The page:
Holding. A speedy trial claim is analyzed pursuant to the Barker v. Wingo factors: (1) length of delay, (2) reason for delay, (3) defendant’s assertion of right, (4) prejudice. 407 U.S. 514. The court found the three years of delay more than adequate. The State was to blame for 34 months of delay due to unreasonable delays in DNA testing, but the Defendant was to blame for 6 months of delay due to the need to evaluate undisclosed evidence. The delay attributed to the State was mere negligence and not willful delay by the prosecution. Defendant’s assertion of the right is murky. On several occasions he demanded a speedy trial, but then never urged a ruling, never objected to the trial court’s failure to rule, and acquiesced multiple times to the trial court’s reset. The defendant could not claim prejudice from the loss of a witness in 2017, prior to any demand for speedy trial. Nor was the fact that this witness could offer one inconsistency in the case particularly important. Defendant was recorded confessing to his girlfriend and the evidence was damning.

Comment. The opinion is internally inconsistent. The court notes in its analysis of prejudice how damning the non-DNA evidence was. Then the court finds that the delay by the prosecution to wait on the seemingly unnecessary DNA evidence was mere negligence. If the non-DNA evidence was damning, then the need to wait on DNA evidence was minimal or non-existent. This is the definition of willful delay: “I choose to delay because I want to put a little cherry on top of this prosecution.”  

3rd District Austin

Navarro v. State, No. 03-19-00278-CR (Tex. App.—Austin, Apr. 29, 2021)

Issue. (1) Does a trial court err by explaining reasonable doubt in its charge as a standard which does not require the prosecution to prove guilt beyond all possible doubt? (2) Is a defendant entitled to an accomplice witness instruction in a prosecution for engaging in prohibited but compelled sexual conduct with his daughter?

Facts. Defendant was convicted of sexually assaulting his older daughter when she was a child and convicted of prohibited sexual conduct with his younger daughter when she was 17 years old. Testimony showed that the defendant physically and psychologically abused both daughters throughout their childhood and that they acquiesced to his assault in fear. The trial court explained reasonable doubt in its jury charge by telling the jury that the prosecution did not have to prove its case beyond all possible doubt. Absent from the charge was a discussion about the accomplice witness rule’s prohibition on convicting a defendant based solely on the testimony of an accomplice. The defendant neither objected to the reasonable doubt explanation nor the purported omission of the accomplice witness rule from the jury charge.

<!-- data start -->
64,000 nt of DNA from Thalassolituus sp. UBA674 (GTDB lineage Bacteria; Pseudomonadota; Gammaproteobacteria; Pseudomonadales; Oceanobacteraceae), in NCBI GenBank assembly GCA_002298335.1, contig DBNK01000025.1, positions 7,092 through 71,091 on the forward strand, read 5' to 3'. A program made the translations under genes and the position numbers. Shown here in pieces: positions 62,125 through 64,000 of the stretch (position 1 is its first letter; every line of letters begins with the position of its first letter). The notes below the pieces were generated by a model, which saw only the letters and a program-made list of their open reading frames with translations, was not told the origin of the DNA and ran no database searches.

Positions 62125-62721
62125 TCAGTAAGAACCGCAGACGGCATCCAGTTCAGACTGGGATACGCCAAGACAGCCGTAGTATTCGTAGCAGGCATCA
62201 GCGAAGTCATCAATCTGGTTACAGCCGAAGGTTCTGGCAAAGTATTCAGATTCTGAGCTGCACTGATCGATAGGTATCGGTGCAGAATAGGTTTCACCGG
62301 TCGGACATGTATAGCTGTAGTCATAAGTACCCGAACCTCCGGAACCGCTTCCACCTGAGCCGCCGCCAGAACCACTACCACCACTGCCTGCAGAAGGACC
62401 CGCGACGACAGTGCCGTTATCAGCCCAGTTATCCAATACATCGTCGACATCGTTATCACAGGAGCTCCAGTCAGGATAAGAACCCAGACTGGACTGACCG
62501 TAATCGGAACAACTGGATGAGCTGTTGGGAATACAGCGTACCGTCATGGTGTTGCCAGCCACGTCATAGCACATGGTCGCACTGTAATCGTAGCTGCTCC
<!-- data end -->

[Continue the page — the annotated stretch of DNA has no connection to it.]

Holding. (1) No. Although precedent from this Court previously found reversible error in a case involving the inclusion of an identical not-all-possible-doubt instruction, the precedent has been implicitly overruled by the Court of Criminal Appeals in Woods v. State, 152 S.W.3d 105 (Tex. Crim. App. 2004). Woods explicitly sanctioned the use of a not-all-possible-doubt explanation of the beyond-a-reasonable-doubt standard. Even independently of the Woods decision, the court would not find that the “definition” constituted an improper comment on the weight of evidence as the defendant characterizes it. The Court of Criminal Appeals has declined to find that a trial judge improperly comments on evidence absent the trial judge singling out a particular piece of evidence for special attention. Here the trial judge did not single out any evidence, but merely explained the reasonable doubt standard. (2) No. The accomplice witness rule prohibits conviction based on the testimony of an accomplice witness without some additional evidence tending to connect the defendant to the offense. A person who consents to incestuous intercourse is an accomplice witness. Bolin v. State, 505 S.W.2d 912 (Tex. Crim. App. 1944). However, if the intercourse is the result of force, threats, fraud, or undue influence, there is no accomplice relationship. Here, the evidence showed that the defendant was psychologically and physically abusive toward his daughters and that they lived in fear of him. Although Defendant’s younger daughter was 17 years old at the time the intercourse occurred, evidence did not establish that she was an accomplice because she did not engage in the intercourse voluntarily.

4th District San Antonio

The Fourth District Court of Appeals in San Antonio did not hand down any significant or published opinions since the last Significant Decisions Report.

5th District Dallas

The Fifth District Court of Appeals in Dallas did not hand down any significant or published opinions since the last Significant Decisions Report.

6th District Texarkana

Osorio-Lopez v. State, No. 16-18-00197 (Tex. App.—Texarkana, Apr. 23, 2021)

Issue. Can a criminal defendant represent himself pro se in a competency trial?